In brief, the letter highlights to commence a political dialogue leading to a genuine federal union that guarantees equality and self-determination for ethnic nationalities. The letter says that it is compulsory to issue a public statement declaring an end to offensive war against all armed ethnic nationalities’ forces. Moreover, the letter claims to declare transparently on actual casualty and financial cost of current civil war.

It also mentions to show kindness to government soldiers by keeping them away from an unjust war. It demands to stop the harassment, interrogation, and detention of the innocent Kachin civilians by the local authorities. It says that the government must guarantee of a free flow of domestic and international aid for Kachin IDPs, as the solution to the IDP problem needs to be a prerequisite to any and all future talks, military or political. The presence of UN observer teams or intermediary teams in conflict zones must be allowed to monitor and prevent human rights abuses in IDP camps.

In contrast, President Thein Sein government said that it looks forward to achieve a comprehensive ceasefire agreement with every ethnic group in the near future. However, the KIO also has been under pressure from the Kachin common public not to bargain beyond their preferred political demands with the government.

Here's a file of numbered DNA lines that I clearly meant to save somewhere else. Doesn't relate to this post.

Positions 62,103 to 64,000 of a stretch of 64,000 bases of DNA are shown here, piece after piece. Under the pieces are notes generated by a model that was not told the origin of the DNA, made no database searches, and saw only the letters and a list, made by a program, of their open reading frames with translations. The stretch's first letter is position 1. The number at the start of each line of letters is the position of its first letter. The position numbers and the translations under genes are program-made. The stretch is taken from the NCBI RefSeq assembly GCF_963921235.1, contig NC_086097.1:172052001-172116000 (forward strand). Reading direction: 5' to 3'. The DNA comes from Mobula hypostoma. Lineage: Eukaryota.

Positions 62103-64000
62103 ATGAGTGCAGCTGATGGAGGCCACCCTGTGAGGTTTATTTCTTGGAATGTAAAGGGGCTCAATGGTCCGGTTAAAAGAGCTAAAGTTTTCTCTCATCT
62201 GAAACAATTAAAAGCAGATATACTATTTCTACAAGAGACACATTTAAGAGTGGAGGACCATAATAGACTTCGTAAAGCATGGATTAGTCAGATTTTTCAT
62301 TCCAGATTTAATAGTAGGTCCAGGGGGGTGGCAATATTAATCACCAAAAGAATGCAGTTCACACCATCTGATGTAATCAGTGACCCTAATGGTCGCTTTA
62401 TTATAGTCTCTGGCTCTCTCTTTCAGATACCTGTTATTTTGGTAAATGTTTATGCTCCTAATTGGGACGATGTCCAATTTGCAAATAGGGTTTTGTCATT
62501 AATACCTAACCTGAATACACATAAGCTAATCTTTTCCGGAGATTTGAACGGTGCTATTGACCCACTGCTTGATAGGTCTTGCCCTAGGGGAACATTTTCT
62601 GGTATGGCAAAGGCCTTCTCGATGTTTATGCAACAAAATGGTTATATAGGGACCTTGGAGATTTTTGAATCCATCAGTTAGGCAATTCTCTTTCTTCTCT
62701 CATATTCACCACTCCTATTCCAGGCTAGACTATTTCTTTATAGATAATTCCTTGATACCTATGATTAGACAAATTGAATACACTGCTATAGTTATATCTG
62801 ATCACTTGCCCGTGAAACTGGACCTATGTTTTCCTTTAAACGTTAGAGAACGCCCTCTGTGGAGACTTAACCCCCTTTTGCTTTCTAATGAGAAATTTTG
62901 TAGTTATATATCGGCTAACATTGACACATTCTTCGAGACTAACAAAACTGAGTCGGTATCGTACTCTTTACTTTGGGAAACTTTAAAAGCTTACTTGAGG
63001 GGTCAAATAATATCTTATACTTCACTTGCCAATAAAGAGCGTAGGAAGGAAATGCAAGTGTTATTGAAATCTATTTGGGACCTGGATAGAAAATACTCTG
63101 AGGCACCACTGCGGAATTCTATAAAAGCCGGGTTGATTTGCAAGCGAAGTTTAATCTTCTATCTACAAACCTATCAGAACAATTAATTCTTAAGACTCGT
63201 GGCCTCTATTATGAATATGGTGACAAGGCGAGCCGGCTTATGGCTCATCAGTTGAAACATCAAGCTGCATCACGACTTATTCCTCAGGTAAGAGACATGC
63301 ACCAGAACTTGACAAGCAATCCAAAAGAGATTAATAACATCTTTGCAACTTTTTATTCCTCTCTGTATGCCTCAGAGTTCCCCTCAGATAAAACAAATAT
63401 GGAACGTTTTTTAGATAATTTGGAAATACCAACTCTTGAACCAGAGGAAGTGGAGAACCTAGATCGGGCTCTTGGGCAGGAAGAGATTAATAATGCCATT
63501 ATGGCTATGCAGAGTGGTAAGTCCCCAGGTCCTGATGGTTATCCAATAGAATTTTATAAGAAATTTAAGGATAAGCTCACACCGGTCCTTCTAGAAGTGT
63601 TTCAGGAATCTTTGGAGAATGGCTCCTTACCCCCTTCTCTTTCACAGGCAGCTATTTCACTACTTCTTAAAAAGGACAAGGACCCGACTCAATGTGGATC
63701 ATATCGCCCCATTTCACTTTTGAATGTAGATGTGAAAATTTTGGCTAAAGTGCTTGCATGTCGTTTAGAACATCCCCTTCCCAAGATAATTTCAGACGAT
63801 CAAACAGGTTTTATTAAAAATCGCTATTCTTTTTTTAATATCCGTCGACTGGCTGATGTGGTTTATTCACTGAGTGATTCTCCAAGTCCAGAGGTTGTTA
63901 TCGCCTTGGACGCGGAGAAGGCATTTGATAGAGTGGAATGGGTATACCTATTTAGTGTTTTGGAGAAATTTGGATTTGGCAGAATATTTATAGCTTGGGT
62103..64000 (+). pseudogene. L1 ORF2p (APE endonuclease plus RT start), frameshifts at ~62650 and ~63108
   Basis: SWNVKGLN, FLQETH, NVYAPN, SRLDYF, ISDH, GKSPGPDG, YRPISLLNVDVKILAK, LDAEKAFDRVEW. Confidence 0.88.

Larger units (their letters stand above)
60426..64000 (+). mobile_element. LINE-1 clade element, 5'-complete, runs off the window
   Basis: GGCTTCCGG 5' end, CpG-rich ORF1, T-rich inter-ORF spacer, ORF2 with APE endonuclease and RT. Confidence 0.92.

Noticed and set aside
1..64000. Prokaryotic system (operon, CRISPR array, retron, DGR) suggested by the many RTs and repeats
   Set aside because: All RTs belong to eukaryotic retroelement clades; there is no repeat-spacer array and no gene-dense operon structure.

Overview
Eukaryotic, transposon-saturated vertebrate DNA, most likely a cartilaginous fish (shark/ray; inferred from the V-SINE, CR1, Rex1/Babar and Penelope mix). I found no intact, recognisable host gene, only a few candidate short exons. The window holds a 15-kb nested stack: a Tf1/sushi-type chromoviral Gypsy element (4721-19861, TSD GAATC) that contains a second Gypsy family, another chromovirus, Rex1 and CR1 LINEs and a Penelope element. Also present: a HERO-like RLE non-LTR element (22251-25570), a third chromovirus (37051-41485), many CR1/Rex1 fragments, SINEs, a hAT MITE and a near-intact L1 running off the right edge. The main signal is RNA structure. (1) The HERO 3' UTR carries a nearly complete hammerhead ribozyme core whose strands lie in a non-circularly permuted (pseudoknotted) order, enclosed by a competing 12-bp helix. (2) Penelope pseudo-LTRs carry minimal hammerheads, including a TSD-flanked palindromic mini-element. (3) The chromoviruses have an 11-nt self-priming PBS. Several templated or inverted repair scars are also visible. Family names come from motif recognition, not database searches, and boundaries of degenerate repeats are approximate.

Ethnic minorities, including the Kachin people, have suffered decades of brutal military offensives in the name of “Disintegration of the Nation”. But on the contrary, attacks on the rustic civilians especially in ethnic areas continue endlessly. There is a constant demand from ethnic armed groups to allow their people equal political, social and economic rights. They demand their constitutional rights of self-determination and of equal representation since 1947.

While government is pressuring to sign a blank ceasefire agreement next month, the KIO maintains on a political solution, not just an uncertain truce. That’s the key difference between two parties.

- Asian Tribune -